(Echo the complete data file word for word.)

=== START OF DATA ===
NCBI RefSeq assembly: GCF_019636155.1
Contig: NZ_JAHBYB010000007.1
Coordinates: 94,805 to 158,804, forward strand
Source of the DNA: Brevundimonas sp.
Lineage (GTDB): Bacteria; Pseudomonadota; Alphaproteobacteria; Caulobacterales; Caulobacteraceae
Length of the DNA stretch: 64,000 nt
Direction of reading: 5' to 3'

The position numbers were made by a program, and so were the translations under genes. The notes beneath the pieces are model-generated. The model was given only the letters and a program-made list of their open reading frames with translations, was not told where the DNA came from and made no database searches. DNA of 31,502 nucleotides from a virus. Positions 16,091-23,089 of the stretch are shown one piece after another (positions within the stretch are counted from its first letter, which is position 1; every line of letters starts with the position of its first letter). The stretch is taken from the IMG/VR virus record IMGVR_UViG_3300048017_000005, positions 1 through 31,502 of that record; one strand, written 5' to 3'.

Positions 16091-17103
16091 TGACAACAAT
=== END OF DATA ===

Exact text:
NCBI RefSeq assembly: GCF_019636155.1
Contig: NZ_JAHBYB010000007.1
Coordinates: 94,805 to 158,804, forward strand
Source of the DNA: Brevundimonas sp.
Lineage (GTDB): Bacteria; Pseudomonadota; Alphaproteobacteria; Caulobacterales; Caulobacteraceae
Length of the DNA stretch: 64,000 nt
Direction of reading: 5' to 3'

The position numbers were made by a program, and so were the translations under genes. The notes beneath the pieces are model-generated. The model was given only the letters and a program-made list of their open reading frames with translations, was not told where the DNA came from and made no database searches. DNA of 31,502 nucleotides from a virus. Positions 16,091-23,089 of the stretch are shown one piece after another (positions within the stretch are counted from its first letter, which is position 1; every line of letters starts with the position of its first letter). The stretch is taken from the IMG/VR virus record IMGVR_UViG_3300048017_000005, positions 1 through 31,502 of that record; one strand, written 5' to 3'.

Positions 16091-17103
16091 TGACAACAAT